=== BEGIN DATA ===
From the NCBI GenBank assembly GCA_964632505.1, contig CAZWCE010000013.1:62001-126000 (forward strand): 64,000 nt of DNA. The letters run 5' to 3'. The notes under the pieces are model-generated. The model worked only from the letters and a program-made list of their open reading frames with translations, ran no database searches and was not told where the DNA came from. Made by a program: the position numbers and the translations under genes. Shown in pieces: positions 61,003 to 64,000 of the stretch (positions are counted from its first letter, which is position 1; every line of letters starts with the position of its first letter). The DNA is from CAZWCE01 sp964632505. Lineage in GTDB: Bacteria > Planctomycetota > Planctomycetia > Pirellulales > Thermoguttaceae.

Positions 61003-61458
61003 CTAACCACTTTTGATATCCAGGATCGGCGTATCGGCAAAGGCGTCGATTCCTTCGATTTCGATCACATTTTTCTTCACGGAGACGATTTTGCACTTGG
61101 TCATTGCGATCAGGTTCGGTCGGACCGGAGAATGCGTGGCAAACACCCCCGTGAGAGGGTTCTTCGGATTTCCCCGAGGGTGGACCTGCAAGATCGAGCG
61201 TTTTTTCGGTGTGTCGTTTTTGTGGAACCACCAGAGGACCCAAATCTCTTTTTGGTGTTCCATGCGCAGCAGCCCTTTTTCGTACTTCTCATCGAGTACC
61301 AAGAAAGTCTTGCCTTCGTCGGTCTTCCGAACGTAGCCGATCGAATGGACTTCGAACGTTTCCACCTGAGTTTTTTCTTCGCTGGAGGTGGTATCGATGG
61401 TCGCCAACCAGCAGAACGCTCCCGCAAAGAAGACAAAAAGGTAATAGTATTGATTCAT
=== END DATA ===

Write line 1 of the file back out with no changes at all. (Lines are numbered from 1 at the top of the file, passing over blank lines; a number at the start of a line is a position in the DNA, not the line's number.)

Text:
From the NCBI GenBank assembly GCA_964632505.1, contig CAZWCE010000013.1:62001-126000 (forward strand): 64,000 nt of DNA. The letters run 5' to 3'. The notes under the pieces are model-generated. The model worked only from the letters and a program-made list of their open reading frames with translations, ran no database searches and was not told where the DNA came from. Made by a program: the position numbers and the translations under genes. Shown in pieces: positions 61,003 to 64,000 of the stretch (positions are counted from its first letter, which is position 1; every line of letters starts with the position of its first letter). The DNA is from CAZWCE01 sp964632505. Lineage in GTDB: Bacteria > Planctomycetota > Planctomycetia > Pirellulales > Thermoguttaceae.